Last weekend it was the turn of the Cork South County Scout Troops to show off their Scouting skills during their County Shield competition held at Kilcully campsite. The County takes in the following Scout groups St. Finbarr’s South (Ballyphehane), Ballinlough, Blackrock, Douglas, Frankfield, Passage West, Carrigaline, Crosshaven, Ballinhassig and Kinsale.
Enjoying the best of the weather the competition got off to a flying start on Friday evening. There is always a great buss at the start of competitions with a great flurry of activity. Always waiting to see the patrol who have their tent erected first and indeed the first patrol to show a bit of smoke coming from the site. Getting the fire going with the tent erected always indicates that at least the Billycan is on the boil. There is always something very welcoming on any scout site to see the water on the boil, so easy to make the cuppa tea. The same can be said when visiting any household, the cuppa cha as we would say in good old Cork slang, creates a conversation in itself.
The theme for the competition was Medieval and they certainly did it in style with the opening ceremony where each patrol had to produce and display a family crest with the theme in mind.
The art work was fascinating and it was obvious that hours and weeks of work had gone into producing these. While some used the form of a shield, many used a double sized white bed sheet to great effect and imagination. These were displayed for the weekend in newly decorated wet weather shelter. That was only the beginning, for working behind the scenes were Anna Bouncir and Liz Moloney preparing a banquet for nearly 100 scouts and staff. It went down a treat with all especially the scouts who has been busily working on their campcraft sites for nearly three hours. It was a very welcome treat for all the scouts and indeed staff. One of the best compliments came from Scout Mollie O’Connell from the 2nd Cork St. Fin Barre’s/Douglas patrol who said ‘there was a taste of more from it’
On Saturday over half the day was taken up with bases which included estimation, carving, making a mini raft, riddle solving and code breaking. The code breaking was most interesting and included the use of semaphore, morse code and walkie talkies. It was quite intriguing where the patrols had to divide up with two sending a message in morse code, those receiving had then to send it on to two more with the use of semaphore and the two at the semaphore base had to send the message by walkie talkie to the finish central point. Needless to say the messages going through all those sequences seemed to differ greatly from the original message. It was the base that was most talked about over the evening test meal. For the test meal patrols had a free choice and the variety of starters to main courses and deserts differed greatly. There was great imagination used in dress code from medieval style to current style chefs and waiters in white jackets and hats. In speaking to the markers they agreed on one thing and that was that the standard was very high and quite difficult to find fault.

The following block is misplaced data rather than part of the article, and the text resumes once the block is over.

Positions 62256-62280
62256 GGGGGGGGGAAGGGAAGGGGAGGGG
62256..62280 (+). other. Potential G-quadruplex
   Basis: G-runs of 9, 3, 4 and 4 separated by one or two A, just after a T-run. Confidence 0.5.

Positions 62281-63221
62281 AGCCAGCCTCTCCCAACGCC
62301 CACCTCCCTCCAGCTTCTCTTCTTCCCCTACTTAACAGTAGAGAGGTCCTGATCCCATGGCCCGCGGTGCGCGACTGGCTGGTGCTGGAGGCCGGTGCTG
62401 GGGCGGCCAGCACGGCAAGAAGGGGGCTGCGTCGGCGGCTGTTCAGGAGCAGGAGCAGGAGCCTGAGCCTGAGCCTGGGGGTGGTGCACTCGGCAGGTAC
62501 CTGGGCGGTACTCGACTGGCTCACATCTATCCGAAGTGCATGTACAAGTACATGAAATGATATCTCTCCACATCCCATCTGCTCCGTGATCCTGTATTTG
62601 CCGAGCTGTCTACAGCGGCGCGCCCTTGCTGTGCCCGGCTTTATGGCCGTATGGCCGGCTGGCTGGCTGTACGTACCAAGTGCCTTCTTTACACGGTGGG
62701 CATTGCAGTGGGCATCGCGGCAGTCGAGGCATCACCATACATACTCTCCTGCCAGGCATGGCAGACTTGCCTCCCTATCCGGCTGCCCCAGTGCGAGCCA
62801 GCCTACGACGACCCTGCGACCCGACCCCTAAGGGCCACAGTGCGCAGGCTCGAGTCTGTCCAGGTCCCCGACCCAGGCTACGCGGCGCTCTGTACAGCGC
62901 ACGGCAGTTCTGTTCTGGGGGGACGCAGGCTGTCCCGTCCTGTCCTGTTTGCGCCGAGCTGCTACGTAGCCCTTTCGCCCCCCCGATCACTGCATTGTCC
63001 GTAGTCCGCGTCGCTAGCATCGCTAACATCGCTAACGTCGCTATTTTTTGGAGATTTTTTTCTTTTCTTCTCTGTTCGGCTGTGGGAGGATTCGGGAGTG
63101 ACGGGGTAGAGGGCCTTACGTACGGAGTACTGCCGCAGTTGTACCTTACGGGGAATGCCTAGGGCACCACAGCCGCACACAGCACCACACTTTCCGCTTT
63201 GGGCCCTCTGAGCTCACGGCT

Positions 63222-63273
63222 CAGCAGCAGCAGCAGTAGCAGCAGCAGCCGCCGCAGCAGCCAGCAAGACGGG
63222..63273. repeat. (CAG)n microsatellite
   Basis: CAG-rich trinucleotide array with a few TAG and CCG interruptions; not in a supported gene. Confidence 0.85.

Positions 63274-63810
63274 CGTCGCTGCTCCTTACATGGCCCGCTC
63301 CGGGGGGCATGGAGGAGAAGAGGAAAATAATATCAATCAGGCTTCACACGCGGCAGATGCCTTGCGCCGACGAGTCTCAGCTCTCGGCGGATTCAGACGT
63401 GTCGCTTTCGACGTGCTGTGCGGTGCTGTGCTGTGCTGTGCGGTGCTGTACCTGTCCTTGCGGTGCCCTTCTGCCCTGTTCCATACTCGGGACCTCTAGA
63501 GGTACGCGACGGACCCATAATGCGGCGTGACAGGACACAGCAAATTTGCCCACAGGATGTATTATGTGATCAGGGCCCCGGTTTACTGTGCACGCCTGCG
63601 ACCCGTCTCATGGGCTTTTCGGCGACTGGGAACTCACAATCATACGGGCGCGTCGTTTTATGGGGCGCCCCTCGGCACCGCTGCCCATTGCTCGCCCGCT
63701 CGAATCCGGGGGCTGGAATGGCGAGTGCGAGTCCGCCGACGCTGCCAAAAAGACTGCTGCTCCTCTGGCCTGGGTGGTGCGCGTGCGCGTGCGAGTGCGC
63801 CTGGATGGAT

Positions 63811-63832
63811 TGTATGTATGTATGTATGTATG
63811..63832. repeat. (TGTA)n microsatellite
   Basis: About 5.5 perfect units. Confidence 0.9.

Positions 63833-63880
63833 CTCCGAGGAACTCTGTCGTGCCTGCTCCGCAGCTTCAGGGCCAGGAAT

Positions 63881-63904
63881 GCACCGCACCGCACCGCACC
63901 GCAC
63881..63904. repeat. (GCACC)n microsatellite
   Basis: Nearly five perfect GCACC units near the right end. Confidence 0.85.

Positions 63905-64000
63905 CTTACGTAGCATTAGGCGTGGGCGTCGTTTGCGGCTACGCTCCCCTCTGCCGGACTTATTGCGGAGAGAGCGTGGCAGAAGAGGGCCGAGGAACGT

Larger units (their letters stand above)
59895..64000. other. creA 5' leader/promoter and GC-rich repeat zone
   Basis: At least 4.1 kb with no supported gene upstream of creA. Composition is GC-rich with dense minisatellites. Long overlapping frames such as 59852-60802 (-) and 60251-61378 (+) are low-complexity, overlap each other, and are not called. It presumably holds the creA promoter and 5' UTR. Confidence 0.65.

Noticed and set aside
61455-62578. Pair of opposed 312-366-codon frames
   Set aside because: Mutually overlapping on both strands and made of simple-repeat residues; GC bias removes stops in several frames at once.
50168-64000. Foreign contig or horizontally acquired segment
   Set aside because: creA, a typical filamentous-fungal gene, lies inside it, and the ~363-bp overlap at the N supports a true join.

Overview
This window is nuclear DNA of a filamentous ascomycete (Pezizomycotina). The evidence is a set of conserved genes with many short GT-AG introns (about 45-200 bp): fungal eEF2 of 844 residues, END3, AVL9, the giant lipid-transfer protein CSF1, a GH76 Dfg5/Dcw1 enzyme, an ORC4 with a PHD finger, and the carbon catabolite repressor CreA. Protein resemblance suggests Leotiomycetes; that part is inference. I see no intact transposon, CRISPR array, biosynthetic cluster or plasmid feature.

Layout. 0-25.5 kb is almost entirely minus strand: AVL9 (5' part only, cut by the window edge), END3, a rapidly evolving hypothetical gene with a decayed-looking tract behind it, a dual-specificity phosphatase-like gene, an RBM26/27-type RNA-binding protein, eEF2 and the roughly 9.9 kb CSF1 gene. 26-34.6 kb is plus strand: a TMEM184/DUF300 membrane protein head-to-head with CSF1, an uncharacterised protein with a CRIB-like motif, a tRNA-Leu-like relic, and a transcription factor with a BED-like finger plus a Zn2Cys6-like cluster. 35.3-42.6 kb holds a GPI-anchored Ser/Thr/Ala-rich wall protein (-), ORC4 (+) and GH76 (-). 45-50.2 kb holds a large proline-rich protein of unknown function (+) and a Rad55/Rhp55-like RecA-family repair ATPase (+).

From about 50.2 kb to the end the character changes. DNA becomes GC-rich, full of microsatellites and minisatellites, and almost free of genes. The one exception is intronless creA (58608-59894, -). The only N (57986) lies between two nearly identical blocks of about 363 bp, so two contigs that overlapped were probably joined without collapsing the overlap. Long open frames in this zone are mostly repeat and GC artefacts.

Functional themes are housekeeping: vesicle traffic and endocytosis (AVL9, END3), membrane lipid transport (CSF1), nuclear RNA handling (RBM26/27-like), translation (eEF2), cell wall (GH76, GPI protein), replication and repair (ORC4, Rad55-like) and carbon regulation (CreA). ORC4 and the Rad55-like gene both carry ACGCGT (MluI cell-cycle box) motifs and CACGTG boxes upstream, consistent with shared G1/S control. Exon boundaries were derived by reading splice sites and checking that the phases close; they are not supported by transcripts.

When all is said and done and were winners in various sections of the competition. The winners of the campcraft over the weekend for the John Lyons memorial trophy were the 2nd Cork (Ballyphehane) while the winners of the Hubert O’Donovan Memorial trophy for the best development patrol were the 17th/51st Cork (Blackrock). The winners of the overall competition were as follows, 1st place: 2nd Cork (Ballyphehane), 2nd place: 41st Cork (Passage West) and in 3rd place: 2nd Cork St. Fin Barre’s/Douglas. The trophy for the Spirit of Scouting was won by the 55th Cork (Carrigaline) with the trophy for the most improved troop going to the 26th Cork (Kinsale). The presentations were made by County Commissioner Richard Pumphrey who in speaking made particular mention of Naima Bouncir and Stephen McCarthy for putting the whole weekend together and ensuring that it was enjoyable for all.